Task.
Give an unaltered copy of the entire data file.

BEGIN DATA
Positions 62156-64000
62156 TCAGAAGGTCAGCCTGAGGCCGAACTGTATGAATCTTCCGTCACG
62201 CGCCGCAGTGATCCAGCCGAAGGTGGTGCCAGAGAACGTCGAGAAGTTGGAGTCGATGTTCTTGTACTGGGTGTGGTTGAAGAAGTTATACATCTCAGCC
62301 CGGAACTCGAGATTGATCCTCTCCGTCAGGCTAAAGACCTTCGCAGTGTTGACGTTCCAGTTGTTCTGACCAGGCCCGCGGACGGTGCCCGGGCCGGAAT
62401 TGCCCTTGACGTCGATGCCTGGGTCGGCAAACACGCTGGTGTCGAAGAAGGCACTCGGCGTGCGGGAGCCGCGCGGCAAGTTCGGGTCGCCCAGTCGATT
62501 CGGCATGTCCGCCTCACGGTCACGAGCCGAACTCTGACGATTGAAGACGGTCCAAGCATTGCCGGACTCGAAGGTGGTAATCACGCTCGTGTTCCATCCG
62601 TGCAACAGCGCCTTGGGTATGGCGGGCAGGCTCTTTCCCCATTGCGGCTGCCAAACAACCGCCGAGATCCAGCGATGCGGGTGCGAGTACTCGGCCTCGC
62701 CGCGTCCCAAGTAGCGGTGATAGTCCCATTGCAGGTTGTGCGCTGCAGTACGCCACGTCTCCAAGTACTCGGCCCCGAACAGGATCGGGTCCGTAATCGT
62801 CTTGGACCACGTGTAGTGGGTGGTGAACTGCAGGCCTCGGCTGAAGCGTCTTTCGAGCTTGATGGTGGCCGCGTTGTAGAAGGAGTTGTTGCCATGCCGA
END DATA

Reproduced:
Positions 62156-64000
62156 TCAGAAGGTCAGCCTGAGGCCGAACTGTATGAATCTTCCGTCACG
62201 CGCCGCAGTGATCCAGCCGAAGGTGGTGCCAGAGAACGTCGAGAAGTTGGAGTCGATGTTCTTGTACTGGGTGTGGTTGAAGAAGTTATACATCTCAGCC
62301 CGGAACTCGAGATTGATCCTCTCCGTCAGGCTAAAGACCTTCGCAGTGTTGACGTTCCAGTTGTTCTGACCAGGCCCGCGGACGGTGCCCGGGCCGGAAT
62401 TGCCCTTGACGTCGATGCCTGGGTCGGCAAACACGCTGGTGTCGAAGAAGGCACTCGGCGTGCGGGAGCCGCGCGGCAAGTTCGGGTCGCCCAGTCGATT
62501 CGGCATGTCCGCCTCACGGTCACGAGCCGAACTCTGACGATTGAAGACGGTCCAAGCATTGCCGGACTCGAAGGTGGTAATCACGCTCGTGTTCCATCCG
62601 TGCAACAGCGCCTTGGGTATGGCGGGCAGGCTCTTTCCCCATTGCGGCTGCCAAACAACCGCCGAGATCCAGCGATGCGGGTGCGAGTACTCGGCCTCGC
62701 CGCGTCCCAAGTAGCGGTGATAGTCCCATTGCAGGTTGTGCGCTGCAGTACGCCACGTCTCCAAGTACTCGGCCCCGAACAGGATCGGGTCCGTAATCGT
62801 CTTGGACCACGTGTAGTGGGTGGTGAACTGCAGGCCTCGGCTGAAGCGTCTTTCGAGCTTGATGGTGGCCGCGTTGTAGAAGGAGTTGTTGCCATGCCGA